More like all of them. While James and co. get some leeway due to emotional burden, they wouldn't be in the Otherworld if they weren't psychologically abnormal (Which doesn't always equate to "LOL INSAAANE!")
When did I mention anything about viewing the Otherworld? And when did I say 'psychologically abnormal' meant 'insane'?
That's called 'putting words in my mouth'.
(Unless your reading comprehension isn't so great. I was saying that James and co. DO have an abnormal psychology. If that's what you're arguing.)
You've found corridors where you can take five lefts in a row without going right atleast once?
But this discussion is about abnormalities in the psychology of people
that can be realistic. Not abnormalities in the environment, except perhaps what is experienced inside the games
. It's not neccesarily about what people experience while having psychological distraught, but why and how they get there, and the fact that when they do get there, the psychological damage can affect them in ways that would seem 'not-the-norm', but still not far-fetched enough that there is the possibility of similar things occuring in real life. If you read the posts previous, you'd know that.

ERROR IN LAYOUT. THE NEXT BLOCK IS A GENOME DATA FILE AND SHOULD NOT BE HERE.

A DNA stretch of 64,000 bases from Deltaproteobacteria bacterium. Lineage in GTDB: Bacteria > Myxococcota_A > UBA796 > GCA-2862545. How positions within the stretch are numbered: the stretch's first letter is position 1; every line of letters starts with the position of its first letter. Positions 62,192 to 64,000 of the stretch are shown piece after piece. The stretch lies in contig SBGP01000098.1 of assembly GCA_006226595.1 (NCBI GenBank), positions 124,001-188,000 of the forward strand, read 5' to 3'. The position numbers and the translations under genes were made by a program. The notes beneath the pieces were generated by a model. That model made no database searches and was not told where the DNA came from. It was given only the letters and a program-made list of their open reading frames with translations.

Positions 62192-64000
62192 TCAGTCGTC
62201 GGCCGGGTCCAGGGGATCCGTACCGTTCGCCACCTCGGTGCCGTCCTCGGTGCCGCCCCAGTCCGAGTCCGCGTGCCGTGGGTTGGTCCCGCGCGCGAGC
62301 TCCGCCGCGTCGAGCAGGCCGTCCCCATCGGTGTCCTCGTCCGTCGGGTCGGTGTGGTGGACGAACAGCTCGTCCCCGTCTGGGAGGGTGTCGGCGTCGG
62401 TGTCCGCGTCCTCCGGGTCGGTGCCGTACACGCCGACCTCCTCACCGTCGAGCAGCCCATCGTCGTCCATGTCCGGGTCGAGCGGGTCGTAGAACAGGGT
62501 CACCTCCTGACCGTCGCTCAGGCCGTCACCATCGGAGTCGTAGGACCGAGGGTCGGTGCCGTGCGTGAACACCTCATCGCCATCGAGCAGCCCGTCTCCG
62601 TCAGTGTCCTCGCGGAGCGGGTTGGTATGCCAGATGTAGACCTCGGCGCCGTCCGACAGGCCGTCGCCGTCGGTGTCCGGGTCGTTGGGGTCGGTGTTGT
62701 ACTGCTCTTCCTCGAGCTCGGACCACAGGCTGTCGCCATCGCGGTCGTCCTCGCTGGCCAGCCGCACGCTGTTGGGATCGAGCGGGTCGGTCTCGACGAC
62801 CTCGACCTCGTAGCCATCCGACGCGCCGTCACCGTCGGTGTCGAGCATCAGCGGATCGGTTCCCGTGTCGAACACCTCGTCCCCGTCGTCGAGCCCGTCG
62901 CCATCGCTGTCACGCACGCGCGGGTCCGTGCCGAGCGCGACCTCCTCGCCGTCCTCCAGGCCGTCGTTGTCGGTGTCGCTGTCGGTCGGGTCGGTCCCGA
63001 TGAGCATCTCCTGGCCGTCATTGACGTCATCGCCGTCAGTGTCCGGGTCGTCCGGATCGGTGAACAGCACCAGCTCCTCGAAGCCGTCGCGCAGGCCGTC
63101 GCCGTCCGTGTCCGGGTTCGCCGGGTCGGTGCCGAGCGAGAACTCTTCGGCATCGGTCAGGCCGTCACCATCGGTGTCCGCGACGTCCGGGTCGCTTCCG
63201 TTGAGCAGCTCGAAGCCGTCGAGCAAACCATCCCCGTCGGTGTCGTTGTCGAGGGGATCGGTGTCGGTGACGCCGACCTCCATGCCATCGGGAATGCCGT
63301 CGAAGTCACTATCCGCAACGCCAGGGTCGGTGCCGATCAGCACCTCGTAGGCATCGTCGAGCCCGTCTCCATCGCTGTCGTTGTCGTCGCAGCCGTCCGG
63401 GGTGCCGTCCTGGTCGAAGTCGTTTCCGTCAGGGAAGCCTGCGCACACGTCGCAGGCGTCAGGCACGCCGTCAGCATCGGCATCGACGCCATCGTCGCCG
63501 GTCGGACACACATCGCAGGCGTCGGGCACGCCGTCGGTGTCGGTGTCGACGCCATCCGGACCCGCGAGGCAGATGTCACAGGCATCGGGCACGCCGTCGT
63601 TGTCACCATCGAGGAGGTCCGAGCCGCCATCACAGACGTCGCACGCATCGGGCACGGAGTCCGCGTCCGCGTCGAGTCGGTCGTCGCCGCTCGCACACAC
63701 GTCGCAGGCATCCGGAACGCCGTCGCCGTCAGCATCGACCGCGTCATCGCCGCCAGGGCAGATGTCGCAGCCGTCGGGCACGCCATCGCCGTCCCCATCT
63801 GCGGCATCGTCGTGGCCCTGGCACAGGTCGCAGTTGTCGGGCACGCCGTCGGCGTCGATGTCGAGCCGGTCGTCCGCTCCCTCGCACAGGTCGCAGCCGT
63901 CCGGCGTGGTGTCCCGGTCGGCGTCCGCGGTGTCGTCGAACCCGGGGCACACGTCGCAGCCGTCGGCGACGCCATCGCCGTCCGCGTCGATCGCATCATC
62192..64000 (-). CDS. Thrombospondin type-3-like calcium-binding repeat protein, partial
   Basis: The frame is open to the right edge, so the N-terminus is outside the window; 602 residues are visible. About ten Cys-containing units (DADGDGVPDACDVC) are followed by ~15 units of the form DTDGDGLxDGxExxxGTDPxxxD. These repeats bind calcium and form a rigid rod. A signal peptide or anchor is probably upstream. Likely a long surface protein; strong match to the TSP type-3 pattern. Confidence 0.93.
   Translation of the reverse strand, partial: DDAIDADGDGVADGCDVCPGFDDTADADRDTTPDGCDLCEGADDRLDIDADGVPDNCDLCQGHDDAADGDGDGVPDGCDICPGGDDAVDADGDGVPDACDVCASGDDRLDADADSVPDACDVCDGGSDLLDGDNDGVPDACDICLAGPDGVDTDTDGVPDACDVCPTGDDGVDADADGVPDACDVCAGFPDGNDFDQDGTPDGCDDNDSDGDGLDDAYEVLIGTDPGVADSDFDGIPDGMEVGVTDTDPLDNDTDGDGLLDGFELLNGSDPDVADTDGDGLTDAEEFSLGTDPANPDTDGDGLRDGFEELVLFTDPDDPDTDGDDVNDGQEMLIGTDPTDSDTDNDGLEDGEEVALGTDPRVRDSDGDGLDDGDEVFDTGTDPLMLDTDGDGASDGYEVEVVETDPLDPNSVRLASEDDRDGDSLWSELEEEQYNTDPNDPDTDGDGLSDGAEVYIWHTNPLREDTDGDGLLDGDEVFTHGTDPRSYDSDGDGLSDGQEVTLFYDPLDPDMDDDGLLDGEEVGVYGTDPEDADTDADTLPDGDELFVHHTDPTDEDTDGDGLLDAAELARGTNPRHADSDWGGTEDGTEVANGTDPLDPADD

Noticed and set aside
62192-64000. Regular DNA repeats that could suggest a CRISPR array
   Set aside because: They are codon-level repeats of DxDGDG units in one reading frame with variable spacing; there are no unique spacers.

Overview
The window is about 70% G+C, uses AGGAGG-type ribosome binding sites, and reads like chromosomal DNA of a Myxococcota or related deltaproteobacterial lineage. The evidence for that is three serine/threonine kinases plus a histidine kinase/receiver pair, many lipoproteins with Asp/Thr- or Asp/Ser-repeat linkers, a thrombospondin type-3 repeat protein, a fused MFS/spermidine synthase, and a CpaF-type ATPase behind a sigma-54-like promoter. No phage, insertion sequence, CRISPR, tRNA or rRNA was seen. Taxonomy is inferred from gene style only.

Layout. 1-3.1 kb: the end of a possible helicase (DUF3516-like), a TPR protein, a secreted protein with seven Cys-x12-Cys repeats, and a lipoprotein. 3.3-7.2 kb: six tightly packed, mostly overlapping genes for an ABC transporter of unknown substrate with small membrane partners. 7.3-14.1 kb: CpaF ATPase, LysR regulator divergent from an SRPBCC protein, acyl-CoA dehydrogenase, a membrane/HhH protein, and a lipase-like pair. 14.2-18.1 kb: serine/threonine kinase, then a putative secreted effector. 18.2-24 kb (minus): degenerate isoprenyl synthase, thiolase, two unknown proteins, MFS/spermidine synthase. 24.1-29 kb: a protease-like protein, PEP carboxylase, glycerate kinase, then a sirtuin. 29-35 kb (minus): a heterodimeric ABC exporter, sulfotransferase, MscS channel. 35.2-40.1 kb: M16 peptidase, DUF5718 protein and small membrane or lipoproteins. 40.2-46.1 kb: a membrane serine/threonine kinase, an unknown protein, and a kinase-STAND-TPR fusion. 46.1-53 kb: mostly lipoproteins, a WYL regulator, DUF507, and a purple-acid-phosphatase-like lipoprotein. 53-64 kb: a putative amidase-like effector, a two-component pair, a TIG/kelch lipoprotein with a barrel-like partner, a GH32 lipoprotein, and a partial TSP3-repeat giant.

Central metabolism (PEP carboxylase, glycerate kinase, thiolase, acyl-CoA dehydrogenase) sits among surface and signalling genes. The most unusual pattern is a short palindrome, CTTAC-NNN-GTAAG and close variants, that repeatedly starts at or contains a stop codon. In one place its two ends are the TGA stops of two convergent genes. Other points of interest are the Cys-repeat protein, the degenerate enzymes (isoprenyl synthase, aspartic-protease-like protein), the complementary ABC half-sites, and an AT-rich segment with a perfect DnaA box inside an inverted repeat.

Silent Hill doesn't really work like that.
*laughs* Of course it does. I suddenly feel that you're arguing just for the sake of arguing, yes?
Silent Hill is a place where the projection, reflection, and manifestation of the psychological state of the individual/individuals therein. The fears, anxieties, desires, mental haunts and personal symbology are thrown out there for the individual to see, at moments overlapping with the psychologies of other individuals roaming the town (as in SH2, for example). It is also qualifies as a place of 'otherworldly-ness' of the psychological state of other individuals that is a controlled/not-controlled world (like in the case of Alessa, or Walter), that other individuals can enter, but it is still a world that takes from the psychological state of individuals to prosper and manifest.